Risk was once seen as a catalyst for competitiveness, innovation and change in enterprise culture. Now it is seen as a negative barrier to be avoided with all sorts of precautionary measures. ‘Risk consciousness’ is the order of the day, but the preference to always dig up the dark side of humanity betrays a lack of faith in human reason. Curiosity and foolhardiness are often derided as irresponsible and egotistical traits, but the great heroes of the past have taken personal risks that benefit all of us.

Today, research and experimentation that does not have a measurable ‘positive effect’ is seen as irresponsible. Yet it is precisely through experimentation, risk – and, yes, mistakes – that some of the major scientific breakthroughs and technological inventions have come about. Without risky experimentation, and without individuals willing to take those risks in the pursuit of knowledge, we wouldn’t have aeroplanes, penicillin, MRI scans or X-rays.

The ability to handle risk – though technology, human ingenuity, reason and resilience – is a measure of modernity and it can only be achieved through more experimentation, not less. The hard won freedoms to creative expression, communication and to technological innovation should be treasured, and the twenty-first century should be when we take them even further.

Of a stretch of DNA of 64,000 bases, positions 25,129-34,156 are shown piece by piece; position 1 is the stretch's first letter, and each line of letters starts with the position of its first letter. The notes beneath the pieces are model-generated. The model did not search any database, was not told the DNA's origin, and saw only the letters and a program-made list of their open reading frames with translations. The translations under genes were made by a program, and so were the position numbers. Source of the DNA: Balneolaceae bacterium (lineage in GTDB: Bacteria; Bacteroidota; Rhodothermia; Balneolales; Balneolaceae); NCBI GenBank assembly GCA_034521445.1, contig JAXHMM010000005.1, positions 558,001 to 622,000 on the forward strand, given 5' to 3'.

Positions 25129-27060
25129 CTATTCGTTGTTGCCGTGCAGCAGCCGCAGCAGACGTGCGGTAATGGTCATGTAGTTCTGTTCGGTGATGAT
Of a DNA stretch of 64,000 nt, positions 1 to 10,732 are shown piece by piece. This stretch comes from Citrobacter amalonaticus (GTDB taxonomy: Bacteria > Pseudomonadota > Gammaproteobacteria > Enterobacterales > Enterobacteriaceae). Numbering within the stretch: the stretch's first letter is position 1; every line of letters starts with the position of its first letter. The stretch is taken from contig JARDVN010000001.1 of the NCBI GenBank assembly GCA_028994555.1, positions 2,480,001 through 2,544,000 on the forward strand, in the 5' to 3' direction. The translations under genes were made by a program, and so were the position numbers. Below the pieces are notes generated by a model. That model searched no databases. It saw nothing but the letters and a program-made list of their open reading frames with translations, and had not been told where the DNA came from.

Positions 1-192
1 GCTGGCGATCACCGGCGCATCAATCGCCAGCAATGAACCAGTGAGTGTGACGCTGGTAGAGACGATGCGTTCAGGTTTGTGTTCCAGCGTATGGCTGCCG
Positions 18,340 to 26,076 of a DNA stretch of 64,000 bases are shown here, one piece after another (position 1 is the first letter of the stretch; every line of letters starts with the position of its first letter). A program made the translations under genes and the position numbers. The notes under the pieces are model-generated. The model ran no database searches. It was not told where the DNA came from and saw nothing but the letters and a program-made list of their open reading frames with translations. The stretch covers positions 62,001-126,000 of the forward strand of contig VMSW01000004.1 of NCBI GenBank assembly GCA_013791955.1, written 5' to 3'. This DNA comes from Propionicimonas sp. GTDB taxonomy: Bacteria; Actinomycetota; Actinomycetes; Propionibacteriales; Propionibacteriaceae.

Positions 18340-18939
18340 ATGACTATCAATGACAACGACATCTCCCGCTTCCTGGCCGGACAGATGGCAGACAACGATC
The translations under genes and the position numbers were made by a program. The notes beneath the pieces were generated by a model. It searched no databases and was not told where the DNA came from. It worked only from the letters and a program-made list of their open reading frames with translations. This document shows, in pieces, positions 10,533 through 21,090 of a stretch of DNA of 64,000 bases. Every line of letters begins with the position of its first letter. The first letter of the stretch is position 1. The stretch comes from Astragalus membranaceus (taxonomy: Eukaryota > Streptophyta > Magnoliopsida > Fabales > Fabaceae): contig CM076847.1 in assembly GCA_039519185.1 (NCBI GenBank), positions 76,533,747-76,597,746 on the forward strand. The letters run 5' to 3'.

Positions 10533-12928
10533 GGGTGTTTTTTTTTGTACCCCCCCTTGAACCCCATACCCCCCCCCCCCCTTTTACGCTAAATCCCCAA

Risk-adverse/risk-paralyzed leaders aren’t leaders at all. At best, they are followers promoted or appointed to positions they should have had enough common sense, integrity and professionalism to turn down.

Fact: Leaders “lead.” They take their companies in a specific direction and make sure that course corrections occur as needed along the way. Standing still, ignoring emerging market trends, rewarding business-as-usual strategies, waiting for competitors to make a move before testing the waters, or building protective walls around organizations are not examples of leadership.

No one is advocating making rash decisions of course, but in order for companies to be successful, their leaders must possess certain key personality traits – among them the essential combination of vision, courage and an unbreakable pioneering streak.

Bear this in mine when placing your bets on a company, new boss or potential candidates for an executive-level position.

Have a great week, everyone!

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Great post from Gavin Heaton over at Servant of Chaos this week about the changing face of business management. Gavin mentions an emerging new breed of business leader that might sound a little familiar if you’ve been paying attention to what our little community of Marketing+ bloggers has been talking about these last few years. Check this out: